People tend to make fun of -- or even hate -- Mavericks owner Mark Cuban. We have no idea why. Really, he seems like the best owner in the history of sports. He's also the only owner of a major franchise who has ever participated in a Q&A with us. This might have clouded our thinking. In any event, here is a Q&A that ran more than five years ago, a little over a month before the Mavs lost to the Heat in the NBA finals. We found the symmetry to be compelling. Also, it remains one of the most fun interviews we've done:
Q - I enjoy reading your blog, primarily because it is far more
frank than a lot of other ones out there done by people "in the
spotlight." What is your motivation for writing it, and do you ever
worry about letting the public too far into your thoughts?
A - It's a chance for me to take a stand on issues, whether in
sports, technology, media or entertainment, which I enjoy. It's
also an opportunity for me to throw out ideas and get feedback,
which can be very valuable from a business perspective. Finally,
it's a great antidote to media and interviews. Since I do all my
interviews by e-mail, it keeps reporters honest knowing I can post
an entire e-mail thread.
Q - You seem to have a polarizing personality - I hear equal
parts "I wish Mark Cuban would just shut up" and " Mark Cuban is the
best." Why do you think people have such strong reactions toward you?
A - Some people pay attention to content and some people pay
attention to sound bites. Usually the sports sound bites aren't
complimentary, but it's all some people need to form an opinion of
me. I'm fine either way.
Q - Earlier this season, you called Phil Jackson your "bucket
boy." Where does that rank on your personal highlight list?
A - It's not a highlight, but it was fun.
Q - Speaking of poking fun, you have also prodded the
commissioner more than a few times - and paid the fines to prove
it. How would you describe the relationship between yourself and
A - We get along great. He knows that I work harder than any
other owner to understand the intricacies of the NBA from a
financial and operational standpoint, and that can only lead to
positives. I'm not always as patient as he would like, but I also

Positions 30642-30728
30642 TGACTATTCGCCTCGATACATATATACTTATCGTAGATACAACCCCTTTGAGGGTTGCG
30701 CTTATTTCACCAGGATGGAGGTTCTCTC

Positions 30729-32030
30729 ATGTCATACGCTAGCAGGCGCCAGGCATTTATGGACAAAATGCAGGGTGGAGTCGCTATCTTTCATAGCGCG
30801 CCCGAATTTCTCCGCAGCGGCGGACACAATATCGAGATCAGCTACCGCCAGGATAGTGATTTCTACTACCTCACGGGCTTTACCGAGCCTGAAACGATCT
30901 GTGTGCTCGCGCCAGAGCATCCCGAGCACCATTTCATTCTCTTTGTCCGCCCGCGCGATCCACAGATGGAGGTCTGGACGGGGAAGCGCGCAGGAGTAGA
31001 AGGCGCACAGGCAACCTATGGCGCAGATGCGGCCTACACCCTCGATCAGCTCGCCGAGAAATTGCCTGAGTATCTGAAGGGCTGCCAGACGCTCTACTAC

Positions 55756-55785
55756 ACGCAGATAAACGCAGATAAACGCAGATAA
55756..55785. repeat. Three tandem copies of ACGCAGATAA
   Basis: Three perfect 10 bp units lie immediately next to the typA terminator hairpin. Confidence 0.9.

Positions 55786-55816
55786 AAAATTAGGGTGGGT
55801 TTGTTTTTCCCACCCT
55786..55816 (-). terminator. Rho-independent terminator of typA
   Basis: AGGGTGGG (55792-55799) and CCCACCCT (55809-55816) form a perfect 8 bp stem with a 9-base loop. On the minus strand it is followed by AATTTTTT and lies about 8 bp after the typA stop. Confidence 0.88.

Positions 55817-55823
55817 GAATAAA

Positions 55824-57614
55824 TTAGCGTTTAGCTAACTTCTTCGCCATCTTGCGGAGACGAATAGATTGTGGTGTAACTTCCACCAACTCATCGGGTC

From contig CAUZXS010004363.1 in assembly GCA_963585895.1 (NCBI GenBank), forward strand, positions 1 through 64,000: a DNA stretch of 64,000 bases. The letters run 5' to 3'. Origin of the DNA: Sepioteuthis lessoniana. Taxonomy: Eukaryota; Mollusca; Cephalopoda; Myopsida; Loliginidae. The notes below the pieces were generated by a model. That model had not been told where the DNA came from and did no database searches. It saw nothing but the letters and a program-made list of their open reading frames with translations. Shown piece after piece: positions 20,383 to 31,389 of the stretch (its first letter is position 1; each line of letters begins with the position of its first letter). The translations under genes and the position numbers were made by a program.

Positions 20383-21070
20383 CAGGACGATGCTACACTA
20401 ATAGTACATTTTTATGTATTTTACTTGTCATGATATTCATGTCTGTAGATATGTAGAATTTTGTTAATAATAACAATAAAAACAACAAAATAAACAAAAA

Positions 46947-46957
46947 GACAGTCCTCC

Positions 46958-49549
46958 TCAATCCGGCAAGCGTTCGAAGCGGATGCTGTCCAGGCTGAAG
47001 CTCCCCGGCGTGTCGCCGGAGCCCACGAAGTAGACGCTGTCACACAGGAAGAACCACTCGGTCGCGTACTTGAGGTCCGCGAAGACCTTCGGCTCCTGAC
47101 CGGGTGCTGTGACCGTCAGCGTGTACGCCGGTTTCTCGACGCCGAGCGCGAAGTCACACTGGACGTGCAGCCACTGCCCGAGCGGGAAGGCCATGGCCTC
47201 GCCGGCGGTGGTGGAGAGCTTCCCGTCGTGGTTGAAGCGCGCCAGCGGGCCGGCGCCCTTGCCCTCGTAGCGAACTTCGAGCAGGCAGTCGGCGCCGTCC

think he realizes that when I uncover things that hadn't been
considered, challenge conventional wisdom or offer new ideas, even
if I push hard or publicly, good things happen. All of that is good
for the NBA, our customers and fans.
Q - Not counting the Maloof brothers in Sacramento, do you think
you have more fun than any other NBA owner?
A - It's not even close. And Joe and Gavin are in the running
only because they own the hottest casino in Vegas and hang out with
starlets who drink cosmopolitans by the bucket.
Q - Does it make any sense to you that the Clippers, by virtue of
losing to the Grizzlies and finishing with a worse record, were
rewarded by having home-court advantage against the Nuggets while
Memphis had to go on the road against your Mavs?
A - Of course not. That rule will be changed. You never want the
incentive of losing in the NBA. It's the reason why the draft
lottery was changed to a weighted lottery.
Q - You made an impassioned plea for Dirk Nowitzki to win this
year's MVP award. Politicking aside, was this year's race as wide
open as any you've seen for a while?
A - Without question. The entire league is as wide open as any
season for years. Any number of teams could play Cinderella and win
Q - One of the main criticisms of the NBA from many people,
including myself, is that it often feels like players are just
going through the motions until the fourth quarter. What are your
thoughts on the matter?
A - That's crazy. If you think Kevin Garnett or Dirk Nowitzki is
waiting until the fourth quarter to turn it on, you haven't seen
the things I have at halftime. Guys in pain with tears rolling down
their cheeks, getting retaped just to get back in the game, getting
sick and throwing up and getting back up and going back in the
game. Ninety-nine percent of the players in the league have
incredible amounts of pride and competitive spirit. The ones who
don't find themselves bouncing from team to team until they are out
of the league. Coaches, owners, fans and GMs won't tolerate lack of effort.
Q - You were an executive producer of "Good Night, and Good
Luck," a terrific film in this writer's humble opinion. How did you
get involved with that project?
A - George Clooney came to my partner and asked if we would
finance it. We brought in Jeff Skoll and the three of us financed
and produced the film. It was an amazing project by an amazing guy.
George doesn't get the credit he deserves. We have another great
movie coming out called "Akeelah and the Bee." And we also have
"One Last Thing."
Q - Finally, and I'm sure you get tired of this, but it seems
every online biography of you mentions how you worked your way
through college by giving disco dancing lessons. I think that would
be one of the greatest jobs ever. Was it?
A - Let's put it this way: I couldn't find a single thing wrong
with getting paid $25 an hour to teach sorority girls how to dance.
Bring back disco!